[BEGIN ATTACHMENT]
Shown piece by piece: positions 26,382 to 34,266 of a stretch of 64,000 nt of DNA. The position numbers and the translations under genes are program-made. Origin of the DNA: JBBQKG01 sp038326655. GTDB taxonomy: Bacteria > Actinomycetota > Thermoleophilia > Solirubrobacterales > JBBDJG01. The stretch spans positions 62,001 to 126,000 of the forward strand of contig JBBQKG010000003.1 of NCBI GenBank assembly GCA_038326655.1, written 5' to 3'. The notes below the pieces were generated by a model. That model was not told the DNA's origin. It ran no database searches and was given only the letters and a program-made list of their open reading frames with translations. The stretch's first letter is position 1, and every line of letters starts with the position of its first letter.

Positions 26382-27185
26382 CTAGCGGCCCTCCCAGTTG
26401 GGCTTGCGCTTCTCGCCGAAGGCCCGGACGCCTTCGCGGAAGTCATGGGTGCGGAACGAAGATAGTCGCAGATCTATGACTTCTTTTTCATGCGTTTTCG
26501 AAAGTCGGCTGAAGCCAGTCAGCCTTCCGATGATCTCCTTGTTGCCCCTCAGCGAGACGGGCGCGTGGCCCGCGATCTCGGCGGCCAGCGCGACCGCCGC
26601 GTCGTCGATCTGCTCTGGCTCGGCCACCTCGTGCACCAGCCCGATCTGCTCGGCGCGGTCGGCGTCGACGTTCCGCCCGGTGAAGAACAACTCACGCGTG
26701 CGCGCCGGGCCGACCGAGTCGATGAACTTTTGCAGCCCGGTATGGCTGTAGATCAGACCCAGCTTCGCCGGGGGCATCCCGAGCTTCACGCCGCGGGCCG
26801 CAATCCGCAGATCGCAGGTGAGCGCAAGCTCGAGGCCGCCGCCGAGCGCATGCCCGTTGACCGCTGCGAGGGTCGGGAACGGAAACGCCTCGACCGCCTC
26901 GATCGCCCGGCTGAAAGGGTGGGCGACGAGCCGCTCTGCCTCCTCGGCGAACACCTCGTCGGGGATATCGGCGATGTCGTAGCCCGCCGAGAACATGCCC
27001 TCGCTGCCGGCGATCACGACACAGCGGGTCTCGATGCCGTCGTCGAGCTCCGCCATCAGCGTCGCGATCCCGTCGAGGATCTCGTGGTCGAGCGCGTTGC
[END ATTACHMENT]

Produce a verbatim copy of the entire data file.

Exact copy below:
Shown piece by piece: positions 26,382 to 34,266 of a stretch of 64,000 nt of DNA. The position numbers and the translations under genes are program-made. Origin of the DNA: JBBQKG01 sp038326655. GTDB taxonomy: Bacteria > Actinomycetota > Thermoleophilia > Solirubrobacterales > JBBDJG01. The stretch spans positions 62,001 to 126,000 of the forward strand of contig JBBQKG010000003.1 of NCBI GenBank assembly GCA_038326655.1, written 5' to 3'. The notes below the pieces were generated by a model. That model was not told the DNA's origin. It ran no database searches and was given only the letters and a program-made list of their open reading frames with translations. The stretch's first letter is position 1, and every line of letters starts with the position of its first letter.

Positions 26382-27185
26382 CTAGCGGCCCTCCCAGTTG
26401 GGCTTGCGCTTCTCGCCGAAGGCCCGGACGCCTTCGCGGAAGTCATGGGTGCGGAACGAAGATAGTCGCAGATCTATGACTTCTTTTTCATGCGTTTTCG
26501 AAAGTCGGCTGAAGCCAGTCAGCCTTCCGATGATCTCCTTGTTGCCCCTCAGCGAGACGGGCGCGTGGCCCGCGATCTCGGCGGCCAGCGCGACCGCCGC
26601 GTCGTCGATCTGCTCTGGCTCGGCCACCTCGTGCACCAGCCCGATCTGCTCGGCGCGGTCGGCGTCGACGTTCCGCCCGGTGAAGAACAACTCACGCGTG
26701 CGCGCCGGGCCGACCGAGTCGATGAACTTTTGCAGCCCGGTATGGCTGTAGATCAGACCCAGCTTCGCCGGGGGCATCCCGAGCTTCACGCCGCGGGCCG
26801 CAATCCGCAGATCGCAGGTGAGCGCAAGCTCGAGGCCGCCGCCGAGCGCATGCCCGTTGACCGCTGCGAGGGTCGGGAACGGAAACGCCTCGACCGCCTC
26901 GATCGCCCGGCTGAAAGGGTGGGCGACGAGCCGCTCTGCCTCCTCGGCGAACACCTCGTCGGGGATATCGGCGATGTCGTAGCCCGCCGAGAACATGCCC
27001 TCGCTGCCGGCGATCACGACACAGCGGGTCTCGATGCCGTCGTCGAGCTCCGCCATCAGCGTCGCGATCCCGTCGAGGATCTCGTGGTCGAGCGCGTTGC